Share options – buying and selling and how best to do it
If you’re going to dabble in shares for the first time or venture online rather than maybe through the more traditional channels, where do you start?
Of course the advice for most investors is to buy and hold rather than trading frequently; it would be a foolish investor who decided their trading behaviour mainly on the basis of an attractive high frequency rate from a broker.
Remember, stock trading is not all about maintenance fees or transaction charges. If you’re looking to buy US stocks, for example, be prepared to pay additional charges.
Campbell O’Connor has a minimum commission charge of $50 (€37, compared to €25 normally) for US and Canadian transactions, while at Goodbody you will pay an extra charge of €19.05 to cover the cost of holding and transaction fees passed onto it by its US custodian agents. Foreign exchange fees are also often levied.
TD Waterhouse, for example, charges a spread of up to 2 per cent depending on the value of the transaction, so a US trade valued at €10,000 could cost you an additional €200.
Remember, too, if you’re buying an exchange traded fund (ETF) in addition to any brokerage charges that might apply, you will also be charged an annual management fee by the fund provider. iShares, for example, has a total expense ratio (TER) or annual charge of 0.4 per cent on its FTSE 100 ETF.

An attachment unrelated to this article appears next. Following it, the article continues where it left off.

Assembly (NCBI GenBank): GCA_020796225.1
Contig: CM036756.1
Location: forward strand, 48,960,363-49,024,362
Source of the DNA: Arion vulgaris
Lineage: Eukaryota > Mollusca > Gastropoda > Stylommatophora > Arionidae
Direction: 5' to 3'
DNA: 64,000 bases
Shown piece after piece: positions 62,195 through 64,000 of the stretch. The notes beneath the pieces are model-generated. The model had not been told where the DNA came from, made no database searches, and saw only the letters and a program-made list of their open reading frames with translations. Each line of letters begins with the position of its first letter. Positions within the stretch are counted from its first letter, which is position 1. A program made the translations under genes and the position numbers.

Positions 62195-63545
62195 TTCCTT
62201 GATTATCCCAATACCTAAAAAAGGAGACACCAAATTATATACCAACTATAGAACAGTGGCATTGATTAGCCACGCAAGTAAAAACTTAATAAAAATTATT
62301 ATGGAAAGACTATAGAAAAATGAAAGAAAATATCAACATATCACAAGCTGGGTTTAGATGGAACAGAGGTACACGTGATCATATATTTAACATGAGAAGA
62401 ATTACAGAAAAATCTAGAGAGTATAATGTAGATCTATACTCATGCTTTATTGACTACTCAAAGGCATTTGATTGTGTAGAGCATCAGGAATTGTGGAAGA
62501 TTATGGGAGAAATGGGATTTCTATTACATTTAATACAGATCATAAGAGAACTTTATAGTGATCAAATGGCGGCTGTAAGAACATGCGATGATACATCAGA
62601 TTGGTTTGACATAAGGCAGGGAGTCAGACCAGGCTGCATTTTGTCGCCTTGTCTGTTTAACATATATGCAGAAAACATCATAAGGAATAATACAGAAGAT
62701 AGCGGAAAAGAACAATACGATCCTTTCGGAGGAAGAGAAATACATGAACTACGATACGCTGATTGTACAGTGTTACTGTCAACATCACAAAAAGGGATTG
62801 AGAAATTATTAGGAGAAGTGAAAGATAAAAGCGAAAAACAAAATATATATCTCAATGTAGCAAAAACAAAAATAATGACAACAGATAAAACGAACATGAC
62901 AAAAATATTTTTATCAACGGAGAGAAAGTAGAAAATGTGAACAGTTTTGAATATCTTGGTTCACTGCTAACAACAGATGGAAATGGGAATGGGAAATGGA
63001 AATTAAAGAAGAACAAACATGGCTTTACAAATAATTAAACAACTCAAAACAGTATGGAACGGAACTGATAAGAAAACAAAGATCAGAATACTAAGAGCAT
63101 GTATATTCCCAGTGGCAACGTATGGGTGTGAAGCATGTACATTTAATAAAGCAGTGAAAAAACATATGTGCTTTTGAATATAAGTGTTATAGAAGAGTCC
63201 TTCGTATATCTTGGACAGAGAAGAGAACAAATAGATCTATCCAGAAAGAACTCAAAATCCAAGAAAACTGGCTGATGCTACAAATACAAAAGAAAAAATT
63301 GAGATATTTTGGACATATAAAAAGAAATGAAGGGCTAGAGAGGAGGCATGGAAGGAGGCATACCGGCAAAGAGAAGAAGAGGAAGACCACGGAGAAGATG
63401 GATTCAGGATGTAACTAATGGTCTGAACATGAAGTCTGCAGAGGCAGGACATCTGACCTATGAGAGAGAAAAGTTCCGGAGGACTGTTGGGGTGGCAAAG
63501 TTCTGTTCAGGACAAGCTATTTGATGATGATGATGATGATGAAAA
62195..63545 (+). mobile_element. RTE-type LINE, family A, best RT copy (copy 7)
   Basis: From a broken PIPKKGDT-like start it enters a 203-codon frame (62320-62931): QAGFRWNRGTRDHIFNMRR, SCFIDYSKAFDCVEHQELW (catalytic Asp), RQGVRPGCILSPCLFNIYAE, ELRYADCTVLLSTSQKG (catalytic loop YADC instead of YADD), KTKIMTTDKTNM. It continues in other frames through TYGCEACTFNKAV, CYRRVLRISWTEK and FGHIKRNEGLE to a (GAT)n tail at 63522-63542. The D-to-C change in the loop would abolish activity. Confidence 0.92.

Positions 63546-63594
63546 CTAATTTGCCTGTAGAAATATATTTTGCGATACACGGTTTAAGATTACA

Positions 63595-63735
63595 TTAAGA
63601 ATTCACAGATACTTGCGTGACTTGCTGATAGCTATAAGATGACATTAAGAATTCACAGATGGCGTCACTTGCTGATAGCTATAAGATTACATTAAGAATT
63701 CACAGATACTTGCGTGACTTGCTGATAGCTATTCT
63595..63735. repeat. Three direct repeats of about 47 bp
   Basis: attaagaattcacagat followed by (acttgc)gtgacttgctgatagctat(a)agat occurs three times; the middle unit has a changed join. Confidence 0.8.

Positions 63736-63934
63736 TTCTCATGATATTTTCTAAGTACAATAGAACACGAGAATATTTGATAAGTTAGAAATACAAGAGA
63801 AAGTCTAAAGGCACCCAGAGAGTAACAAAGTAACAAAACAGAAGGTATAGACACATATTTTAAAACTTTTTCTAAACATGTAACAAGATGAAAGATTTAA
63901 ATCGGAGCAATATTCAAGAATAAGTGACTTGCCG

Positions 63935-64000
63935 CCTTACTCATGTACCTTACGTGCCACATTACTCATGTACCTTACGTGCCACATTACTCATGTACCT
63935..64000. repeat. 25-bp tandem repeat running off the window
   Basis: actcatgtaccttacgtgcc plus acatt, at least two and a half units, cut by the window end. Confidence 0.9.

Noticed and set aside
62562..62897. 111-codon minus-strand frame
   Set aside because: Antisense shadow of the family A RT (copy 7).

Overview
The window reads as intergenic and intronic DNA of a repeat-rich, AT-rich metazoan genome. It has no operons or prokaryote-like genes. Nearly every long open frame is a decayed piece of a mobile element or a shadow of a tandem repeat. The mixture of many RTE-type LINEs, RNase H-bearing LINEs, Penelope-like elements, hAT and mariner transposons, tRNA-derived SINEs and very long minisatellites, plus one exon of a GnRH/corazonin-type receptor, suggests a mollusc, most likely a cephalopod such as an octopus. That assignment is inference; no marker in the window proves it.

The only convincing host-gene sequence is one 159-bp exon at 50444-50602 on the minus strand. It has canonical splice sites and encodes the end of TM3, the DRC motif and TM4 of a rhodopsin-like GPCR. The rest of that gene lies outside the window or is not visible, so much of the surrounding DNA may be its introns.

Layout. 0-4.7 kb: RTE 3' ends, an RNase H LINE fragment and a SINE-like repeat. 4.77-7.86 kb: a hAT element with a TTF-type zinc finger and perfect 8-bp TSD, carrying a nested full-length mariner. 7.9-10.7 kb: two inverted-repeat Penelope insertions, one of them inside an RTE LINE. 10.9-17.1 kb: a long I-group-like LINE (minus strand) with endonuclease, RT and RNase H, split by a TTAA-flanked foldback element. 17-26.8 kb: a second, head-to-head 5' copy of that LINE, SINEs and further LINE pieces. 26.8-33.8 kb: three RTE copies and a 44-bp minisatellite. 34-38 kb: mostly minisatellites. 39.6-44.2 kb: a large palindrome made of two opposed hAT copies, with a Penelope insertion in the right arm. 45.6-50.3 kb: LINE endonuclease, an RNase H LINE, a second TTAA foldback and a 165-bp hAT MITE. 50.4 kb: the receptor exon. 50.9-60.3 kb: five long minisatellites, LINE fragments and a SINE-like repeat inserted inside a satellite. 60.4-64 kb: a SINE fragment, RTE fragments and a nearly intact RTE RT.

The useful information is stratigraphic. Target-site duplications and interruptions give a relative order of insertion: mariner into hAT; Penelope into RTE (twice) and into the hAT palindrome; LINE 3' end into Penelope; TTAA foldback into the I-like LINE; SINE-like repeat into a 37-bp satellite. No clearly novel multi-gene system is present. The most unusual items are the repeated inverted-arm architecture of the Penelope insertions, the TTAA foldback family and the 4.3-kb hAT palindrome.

If you are an infrequent trader, you can expect to pay an inactivity charge. Sharewatch, for example, charges £25 a month if you trade fewer than three times a month.
If you are a customer of Danske Bank you will need to find a new home for your portfolio unless you want to cash out altogether.
According to the bank, its online trading service – which had a minimum transaction fee of €20 – has already been withdrawn for new customers.
However, if you are already a customer, the service will stop in the first half of 2014. A spokeswoman for the bank said it would write to customers giving them two months notice before this happens.
When doing so, look for a provider that will do transfers “in specie”, which means they won’t have to sell and re-buy any of the assets, thereby avoiding commission charges and exit penalties.
Davy Select, for example, has indicated that Danske Bank clients can transfer to them (shares, bonds, ETFs, and funds) without incurring any transfer costs.
And finally . . .
Remember that stamp duty also applies to your share purchases when buying Irish stocks (1 per cent) or British stocks (0.5 per cent. However, thanks to Budget 2014, if you buy stocks listed on Ireland’s junior ESM market, you will no longer have to pay stamp duty.
Names listed on this exchange include First Derivatives, Fyffes and CPL.